An advocacy group has asked the Italian government to investigate whether Sony BMG Entertainment broke any of the country's laws when it included what has been called a form of spyware on some of its CD-Roms.

The Milan-based Association for Freedom in Electronic Interactive Communications – Electronic Frontiers Italy (ALCEI-EFI) requested Monday that the Italian government's cybercrime investigation unit investigate Sony's reported use of a rootkit application to spy on the listening habits and shopping venues of software users.

"This is the preliminary phase of an action that means to arrive to a penal denunciation against" Sony, reads a translation of the complaint on the organization's website, adding that the company "had become responsible of illicit actions in."

Long Island, N.Y.-based Computer Associates, which is now classifying the unauthorized Sony download as spyware, warned this week that the application could cause the compromise of personal or corporate information. A 3MB patch Sony issued to remove the download also contained a broken uninstall feature that could cause PCs using Windows to crash, according to CA.

The software company also warned of the Sony website's process for removing the rootkit, which forces users to reveal email addresses, musical tastes and where they bought the CD-Rom. The site has also attempted to install an ActiveX control, designed to send out data to First4Internet, a British-based partner of Sony.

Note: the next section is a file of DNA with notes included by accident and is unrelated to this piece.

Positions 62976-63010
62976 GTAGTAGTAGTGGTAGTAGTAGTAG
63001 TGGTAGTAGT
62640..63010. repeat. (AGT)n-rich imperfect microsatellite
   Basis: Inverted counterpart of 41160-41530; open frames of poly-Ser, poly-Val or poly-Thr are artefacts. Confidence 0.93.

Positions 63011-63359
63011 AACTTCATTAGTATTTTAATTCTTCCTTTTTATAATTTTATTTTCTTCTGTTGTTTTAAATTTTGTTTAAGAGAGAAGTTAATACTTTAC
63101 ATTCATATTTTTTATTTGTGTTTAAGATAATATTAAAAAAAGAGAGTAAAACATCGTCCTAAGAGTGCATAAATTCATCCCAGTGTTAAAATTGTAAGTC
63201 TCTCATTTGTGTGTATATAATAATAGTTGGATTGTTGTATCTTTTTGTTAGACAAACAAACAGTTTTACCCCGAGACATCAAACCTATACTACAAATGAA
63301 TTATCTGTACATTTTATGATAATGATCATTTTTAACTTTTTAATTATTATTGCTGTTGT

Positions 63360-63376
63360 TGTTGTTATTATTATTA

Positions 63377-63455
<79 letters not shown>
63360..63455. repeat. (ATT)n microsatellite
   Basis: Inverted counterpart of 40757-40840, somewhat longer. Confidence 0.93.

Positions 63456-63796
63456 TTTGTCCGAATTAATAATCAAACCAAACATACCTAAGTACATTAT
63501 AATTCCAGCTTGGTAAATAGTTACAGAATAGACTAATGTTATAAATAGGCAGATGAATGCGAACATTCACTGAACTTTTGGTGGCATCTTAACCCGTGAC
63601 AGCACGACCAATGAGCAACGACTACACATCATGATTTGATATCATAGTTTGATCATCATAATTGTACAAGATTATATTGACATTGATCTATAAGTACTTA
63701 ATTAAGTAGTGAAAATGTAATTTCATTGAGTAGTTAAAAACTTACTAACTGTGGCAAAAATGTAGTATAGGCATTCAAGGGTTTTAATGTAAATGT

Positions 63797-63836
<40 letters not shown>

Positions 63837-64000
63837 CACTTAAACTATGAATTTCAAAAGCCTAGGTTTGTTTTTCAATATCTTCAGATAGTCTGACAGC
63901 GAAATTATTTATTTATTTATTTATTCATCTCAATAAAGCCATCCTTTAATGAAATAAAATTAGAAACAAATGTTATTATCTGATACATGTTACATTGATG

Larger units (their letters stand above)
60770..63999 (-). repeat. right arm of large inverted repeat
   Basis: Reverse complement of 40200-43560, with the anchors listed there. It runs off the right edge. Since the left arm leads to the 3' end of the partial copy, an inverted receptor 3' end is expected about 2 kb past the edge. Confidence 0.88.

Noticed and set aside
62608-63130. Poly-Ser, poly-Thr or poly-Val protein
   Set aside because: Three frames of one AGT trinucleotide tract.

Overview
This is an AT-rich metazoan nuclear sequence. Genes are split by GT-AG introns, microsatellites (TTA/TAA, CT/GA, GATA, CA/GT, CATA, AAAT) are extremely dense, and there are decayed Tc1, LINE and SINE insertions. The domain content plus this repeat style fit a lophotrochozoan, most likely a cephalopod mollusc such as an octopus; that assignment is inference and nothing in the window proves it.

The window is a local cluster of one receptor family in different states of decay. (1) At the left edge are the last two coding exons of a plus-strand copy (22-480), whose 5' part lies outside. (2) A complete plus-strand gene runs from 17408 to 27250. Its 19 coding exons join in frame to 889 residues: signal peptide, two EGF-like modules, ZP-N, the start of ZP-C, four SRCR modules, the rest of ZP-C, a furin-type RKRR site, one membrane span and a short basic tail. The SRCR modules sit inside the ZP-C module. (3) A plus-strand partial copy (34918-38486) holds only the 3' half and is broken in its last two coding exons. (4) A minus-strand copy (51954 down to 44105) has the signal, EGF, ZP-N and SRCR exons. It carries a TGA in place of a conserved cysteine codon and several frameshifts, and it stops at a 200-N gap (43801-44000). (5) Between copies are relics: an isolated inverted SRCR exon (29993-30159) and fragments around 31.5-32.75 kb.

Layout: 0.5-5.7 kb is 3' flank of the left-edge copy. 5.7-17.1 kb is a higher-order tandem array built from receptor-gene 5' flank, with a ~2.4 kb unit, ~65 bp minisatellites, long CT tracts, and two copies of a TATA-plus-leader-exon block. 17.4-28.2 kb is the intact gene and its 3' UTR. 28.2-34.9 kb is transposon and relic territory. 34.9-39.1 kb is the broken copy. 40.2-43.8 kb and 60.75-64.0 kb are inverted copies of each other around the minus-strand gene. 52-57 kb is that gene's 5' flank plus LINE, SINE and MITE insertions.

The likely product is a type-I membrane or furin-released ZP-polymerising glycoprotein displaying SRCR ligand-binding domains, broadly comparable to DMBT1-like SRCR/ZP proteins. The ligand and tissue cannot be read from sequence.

Sony has not issued a statement about the CD-Rom firestorm, but company officials had said in media reports that the technology was only used on about 20 CDs.

Sam Curry, CA's vice president of eTrust Security Management, said he did not know Italian privacy laws, but expected calls for an investigation.

"It doesn't surprise me that this is starting," he said. "I think you're going to see a wave of consumer advocacy."

Curry said his company received on Monday the patch software that it had requested from Sony last Thursday. The patch removed the application, except for a cdproxyserver.exe file, according to Curry. Instructions for disabling the program are available at www.ca.com/securityadvisor/.